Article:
rarely, a range of psychological or behavioural effects including psychomotor hyperactivity,
sleep disorders, anxiety, depression or aggression (particularly in children).
Following the use of intranasal corticosteroids, instances of increased intraocular pressure have
been reported (see section 4.8).
Patients who are transferred from long-term administration of systemically active corticosteroids
to NASONEX Nasal Spray require careful attention. Systemic corticosteroid withdrawal in such
patients may result in adrenal insufficiency for a number of months until recovery of HPA axis
function. If these patients exhibit signs and symptoms of adrenal insufficiency or symptoms of
withdrawal (e.g., joint and/or muscular pain, lassitude, and depression initially) despite relief
from nasal symptoms, systemic corticosteroid administration should be resumed and other modes
of therapy and appropriate measures instituted. Such transfer may also unmask pre-existing
allergic conditions, such as allergic conjunctivitis and eczema, previously suppressed by systemic
Treatment with higher than recommended doses may result in clinically significant adrenal
suppression. If there is evidence for higher than recommended doses being used, then
additional systemic corticosteroid cover should be considered during periods of stress or
Although NASONEX Nasal Spray will control the nasal symptoms in most patients, the
concomitant use of appropriate additional therapy may provide additional relief of other
symptoms, particularly ocular symptoms.
Interaction with other medicinal products and other forms of interaction
(See 4.4 Special warnings and special precautions for use with systemic corticosteroids)
A clinical interaction study was conducted with loratadine. No interactions were observed.
Fertility, pregnancy and lactation
There are no or limited amount of data from the use of mometasone furoate in pregnant
women. Studies in animals have shown reproductive toxicity (see section 5.3). As with other
nasal corticosteroid preparations, NASONEX Nasal Spray should not be used in pregnancy
unless the potential benefit to the mother justifies any potential risk to the mother, foetus or
infant. Infants born of mothers who received corticosteroids during pregnancy should be
observed carefully for hypoadrenalism.
It is unknown whether mometasone furoate is excreted in human milk. As with other nasal
corticosteroid preparations, a decision must be made whether to discontinue breast-feeding or
to discontinue/abstain from NASONEX Nasal Spray therapy taking into account the benefit
of breast feeding for the child and the benefit of therapy for the woman.
There are no clinical data concerning the effect of mometasone furoate on fertility. Animal
studies have shown reproductive toxicity, but no effects on fertility (see section 5.3).
The leaflet and label will include a warning that medical opinion should be sought, before using
this medicine, in the case of pregnancy and breastfeeding.
Effects on ability to drive and use machines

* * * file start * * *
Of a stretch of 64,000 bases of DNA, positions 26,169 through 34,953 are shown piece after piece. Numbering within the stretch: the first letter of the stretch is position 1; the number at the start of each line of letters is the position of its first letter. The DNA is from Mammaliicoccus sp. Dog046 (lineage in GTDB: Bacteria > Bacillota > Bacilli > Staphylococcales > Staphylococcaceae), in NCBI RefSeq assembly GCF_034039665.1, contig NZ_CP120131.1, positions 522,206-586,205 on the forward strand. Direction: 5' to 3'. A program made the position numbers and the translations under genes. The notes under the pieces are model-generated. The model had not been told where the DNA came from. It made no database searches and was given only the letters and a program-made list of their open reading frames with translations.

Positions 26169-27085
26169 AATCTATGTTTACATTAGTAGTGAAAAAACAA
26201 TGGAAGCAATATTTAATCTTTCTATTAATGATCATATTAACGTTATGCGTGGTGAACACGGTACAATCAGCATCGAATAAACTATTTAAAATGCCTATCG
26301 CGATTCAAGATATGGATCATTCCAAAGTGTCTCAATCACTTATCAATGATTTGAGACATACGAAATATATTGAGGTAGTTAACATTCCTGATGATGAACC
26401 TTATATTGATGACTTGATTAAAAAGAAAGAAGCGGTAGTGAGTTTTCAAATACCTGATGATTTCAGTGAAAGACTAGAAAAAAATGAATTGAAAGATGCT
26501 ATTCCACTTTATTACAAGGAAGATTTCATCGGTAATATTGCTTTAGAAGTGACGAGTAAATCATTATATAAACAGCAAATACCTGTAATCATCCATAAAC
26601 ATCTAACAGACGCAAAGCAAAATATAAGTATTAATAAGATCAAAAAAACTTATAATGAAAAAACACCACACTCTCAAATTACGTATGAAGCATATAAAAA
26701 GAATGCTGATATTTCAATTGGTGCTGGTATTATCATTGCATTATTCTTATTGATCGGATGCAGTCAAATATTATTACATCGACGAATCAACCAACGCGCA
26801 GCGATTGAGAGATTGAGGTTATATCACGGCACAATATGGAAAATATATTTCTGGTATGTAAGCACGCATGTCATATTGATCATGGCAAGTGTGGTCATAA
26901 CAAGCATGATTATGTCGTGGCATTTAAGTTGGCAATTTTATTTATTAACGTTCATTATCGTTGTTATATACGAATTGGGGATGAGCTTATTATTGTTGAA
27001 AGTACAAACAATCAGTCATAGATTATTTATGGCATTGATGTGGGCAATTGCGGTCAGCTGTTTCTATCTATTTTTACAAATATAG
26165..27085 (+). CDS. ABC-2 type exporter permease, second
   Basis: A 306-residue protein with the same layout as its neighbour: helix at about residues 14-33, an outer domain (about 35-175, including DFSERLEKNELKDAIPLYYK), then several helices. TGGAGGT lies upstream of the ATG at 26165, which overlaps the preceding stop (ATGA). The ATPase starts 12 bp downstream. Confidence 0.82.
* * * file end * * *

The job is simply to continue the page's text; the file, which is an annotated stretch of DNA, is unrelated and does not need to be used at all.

Summary of the safety profile
Epistaxis was generally self-limiting and mild in severity, and occurred at a higher incidence
compared to placebo (5%), but at a comparable or lower incidence when compared to the active
control nasal corticosteroids studied (up to 15%) as reported in clinical studies for allergic
rhinitis. The incidence of all other adverse events was comparable with that of placebo.
Systemic effects of nasal corticosteroids may occur, particularly when prescribed at high doses
for prolonged periods.
Tabulated list of adverse reactions
Treatment related adverse reactions (≥1%) reported in clinical trials in patients with allergic
rhinitis or nasal polyposis and post-marketing regardless of indication are presented in Table 1.
Adverse reactions are listed according to MedDRA primary system organ class. Within each
system organ class, adverse reactions are ranked by frequency. Frequencies were defined as
follows: Very common (≥1/10); common (≥1/100 to <1/10); uncommon (≥1/1,000 to <1/100).
The frequency of post-marketing adverse events are considered as “not known (cannot be
estimated from the available data)”.
Table 1: Treatment-related adverse reactions reported by system organ class and frequency
Disturbances of taste
*recorded for twice daily dosing for nasal polyposis
recorded at uncommon frequency for twice daily dosing for nasal polyposis
In the paediatric population, the incidence of recorded adverse events in clinical studies, e.g.,
epistaxis (6%), headache (3%), nasal irritation (2%) and sneezing (2%) was comparable to
Reporting of suspected adverse reactions
Reporting suspected adverse reactions after authorisation of the medicinal product is
important. It allows continued monitoring of the benefit/risk balance of the medicinal product.
Healthcare professionals are asked to report any suspected adverse reactions via the Yellow
Card Scheme at: www.mhra.gov.uk/yellowcard.
Inhalation or oral administration of excessive doses of corticosteroids may lead to suppression of
HPA axis function.
Because the systemic bioavailability of NASONEX Nasal Spray is <1%, overdose is unlikely to
require any therapy other than observation, followed by initiation of the appropriate prescribed